Wednesday, November 2, 2011

Occupation in Danger! Undemocratic meetings! An unaccountable Website! And How to Run A Meeting!

Thoughts on the Movement by a Participant No 3: Nov 2, 2011
( Available as a PDF here).

Distrust the rich and powerful, control your own leaders, rely only on your own organized strength!

(this newsletter is written, edited, printed, and distributed with his own funds and on his own behalf by an anonymous citizen who is part of the occupy movement and who values accountability, transparency, and democracy).


1.Undemocratic management of the Town Hall Meetings
2. The website is not controlled by this movement
3. How to Run a meeting
4. The Park is really chaotic and as a result the occupation is in danger.


1) The last town hall meeting that took place at 7pm November 1st at the Library was run completely undemocratically. The people who showed up never had a chance to be part of deciding what the agenda was, how long it was going to last, or who was going to be the facilitator.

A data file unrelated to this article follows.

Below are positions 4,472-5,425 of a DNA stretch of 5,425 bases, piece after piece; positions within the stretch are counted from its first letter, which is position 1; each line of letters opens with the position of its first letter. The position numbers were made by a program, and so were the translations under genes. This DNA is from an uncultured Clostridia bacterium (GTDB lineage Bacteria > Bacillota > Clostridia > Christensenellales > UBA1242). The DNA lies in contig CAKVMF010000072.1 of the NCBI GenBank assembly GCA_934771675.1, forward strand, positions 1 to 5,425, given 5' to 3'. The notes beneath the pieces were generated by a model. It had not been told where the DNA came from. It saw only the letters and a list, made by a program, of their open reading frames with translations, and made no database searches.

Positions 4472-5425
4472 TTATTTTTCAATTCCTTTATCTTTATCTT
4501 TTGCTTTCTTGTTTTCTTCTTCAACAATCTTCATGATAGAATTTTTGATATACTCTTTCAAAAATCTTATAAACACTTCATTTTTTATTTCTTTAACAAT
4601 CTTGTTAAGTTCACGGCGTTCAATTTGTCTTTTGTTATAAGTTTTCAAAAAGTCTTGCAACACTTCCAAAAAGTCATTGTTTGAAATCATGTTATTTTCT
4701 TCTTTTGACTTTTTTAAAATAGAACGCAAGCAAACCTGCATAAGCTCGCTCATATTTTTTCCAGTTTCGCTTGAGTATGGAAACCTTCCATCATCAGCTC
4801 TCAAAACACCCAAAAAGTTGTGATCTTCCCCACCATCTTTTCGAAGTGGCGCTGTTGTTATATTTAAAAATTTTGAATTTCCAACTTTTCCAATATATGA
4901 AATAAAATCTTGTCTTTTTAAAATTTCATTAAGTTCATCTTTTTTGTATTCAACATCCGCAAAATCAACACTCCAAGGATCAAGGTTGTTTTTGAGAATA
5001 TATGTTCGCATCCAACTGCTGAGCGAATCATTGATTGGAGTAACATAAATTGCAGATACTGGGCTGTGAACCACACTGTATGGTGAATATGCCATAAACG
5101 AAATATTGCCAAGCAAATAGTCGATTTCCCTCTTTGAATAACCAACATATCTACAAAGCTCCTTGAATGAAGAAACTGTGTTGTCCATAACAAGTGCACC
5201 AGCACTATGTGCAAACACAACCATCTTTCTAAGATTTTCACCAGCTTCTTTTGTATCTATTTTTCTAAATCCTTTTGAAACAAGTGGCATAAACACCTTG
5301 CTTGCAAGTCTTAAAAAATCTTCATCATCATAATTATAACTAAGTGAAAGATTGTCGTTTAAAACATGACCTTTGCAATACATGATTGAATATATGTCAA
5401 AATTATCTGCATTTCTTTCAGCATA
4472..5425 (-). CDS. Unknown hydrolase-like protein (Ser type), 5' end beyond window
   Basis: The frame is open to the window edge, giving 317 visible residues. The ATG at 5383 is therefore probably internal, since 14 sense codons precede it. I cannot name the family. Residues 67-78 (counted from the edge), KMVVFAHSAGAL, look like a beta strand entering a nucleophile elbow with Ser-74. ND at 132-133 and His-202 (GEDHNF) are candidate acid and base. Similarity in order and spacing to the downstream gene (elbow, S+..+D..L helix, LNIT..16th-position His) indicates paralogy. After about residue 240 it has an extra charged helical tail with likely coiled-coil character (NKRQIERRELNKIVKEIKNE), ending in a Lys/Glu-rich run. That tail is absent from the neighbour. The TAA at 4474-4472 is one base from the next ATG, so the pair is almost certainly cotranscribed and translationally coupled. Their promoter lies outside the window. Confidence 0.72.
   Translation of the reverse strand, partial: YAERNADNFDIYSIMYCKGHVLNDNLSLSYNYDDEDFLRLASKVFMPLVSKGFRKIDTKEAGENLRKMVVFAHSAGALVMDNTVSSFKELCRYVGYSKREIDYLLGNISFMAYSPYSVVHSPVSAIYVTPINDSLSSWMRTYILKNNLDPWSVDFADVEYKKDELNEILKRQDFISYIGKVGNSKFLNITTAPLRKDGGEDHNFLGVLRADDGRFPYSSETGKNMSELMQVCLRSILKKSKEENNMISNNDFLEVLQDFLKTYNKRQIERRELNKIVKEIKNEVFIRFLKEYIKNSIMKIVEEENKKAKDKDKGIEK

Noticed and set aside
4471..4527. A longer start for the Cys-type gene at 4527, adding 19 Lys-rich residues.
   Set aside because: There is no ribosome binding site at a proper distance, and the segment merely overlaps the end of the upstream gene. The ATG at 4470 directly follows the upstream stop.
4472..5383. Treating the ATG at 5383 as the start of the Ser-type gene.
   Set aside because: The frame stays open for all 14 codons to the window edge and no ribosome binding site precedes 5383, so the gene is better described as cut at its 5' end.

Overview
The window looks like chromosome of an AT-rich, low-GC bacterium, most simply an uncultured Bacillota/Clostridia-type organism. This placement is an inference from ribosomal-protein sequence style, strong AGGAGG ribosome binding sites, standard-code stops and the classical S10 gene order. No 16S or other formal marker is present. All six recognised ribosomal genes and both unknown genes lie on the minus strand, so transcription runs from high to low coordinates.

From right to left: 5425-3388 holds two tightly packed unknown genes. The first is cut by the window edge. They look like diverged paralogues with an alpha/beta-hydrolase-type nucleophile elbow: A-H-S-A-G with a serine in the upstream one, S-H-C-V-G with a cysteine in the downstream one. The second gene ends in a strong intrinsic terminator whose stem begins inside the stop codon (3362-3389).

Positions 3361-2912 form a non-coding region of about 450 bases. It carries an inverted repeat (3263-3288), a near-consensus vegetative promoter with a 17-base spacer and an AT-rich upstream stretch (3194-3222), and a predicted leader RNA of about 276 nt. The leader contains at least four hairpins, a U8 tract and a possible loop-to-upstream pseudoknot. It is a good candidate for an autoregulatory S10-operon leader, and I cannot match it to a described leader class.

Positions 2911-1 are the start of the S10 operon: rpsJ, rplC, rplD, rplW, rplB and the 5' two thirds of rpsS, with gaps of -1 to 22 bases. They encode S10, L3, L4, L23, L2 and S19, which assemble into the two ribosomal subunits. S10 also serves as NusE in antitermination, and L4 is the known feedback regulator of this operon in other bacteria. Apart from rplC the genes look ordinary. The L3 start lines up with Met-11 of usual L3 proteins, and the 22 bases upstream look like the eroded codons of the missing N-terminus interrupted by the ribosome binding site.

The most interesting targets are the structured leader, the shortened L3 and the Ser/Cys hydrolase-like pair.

I was invited to speak to a church's Sunday School last Sunday and I had a very productive time discussing the movement with the people gathered there. They generally supported the 99% message and several of them expressed an interest in getting involved and they gave me their emails. I told them about the town hall meeting and invited them to it. I don't think any of them made it out, which is fortunate, because I felt it was probably the least accessible, understandable, or democratically run meeting I have ever been to in my life.

If a meeting is started without any structure or organized roles in place, it is not going to be a productive meeting. At the town hall, people who were comfortable talking over others who had raised their hand up before them spoke to one another for one hour and 15 minutes. No time was allotted to discuss any specific topics. After hearing committee reports discussion wandered aimlessly. People who cared more about their own comments being heard than they did about listening to everyone's opinions dominated the evening. Many people who probably had good things to say or good questions to ask raised their hands and looked around confused. They often looked at the person who had been talking the most and who on their own initiative but with no democratic mandate had been “leading” the meeting. People hoping to be called on by this person were never called on.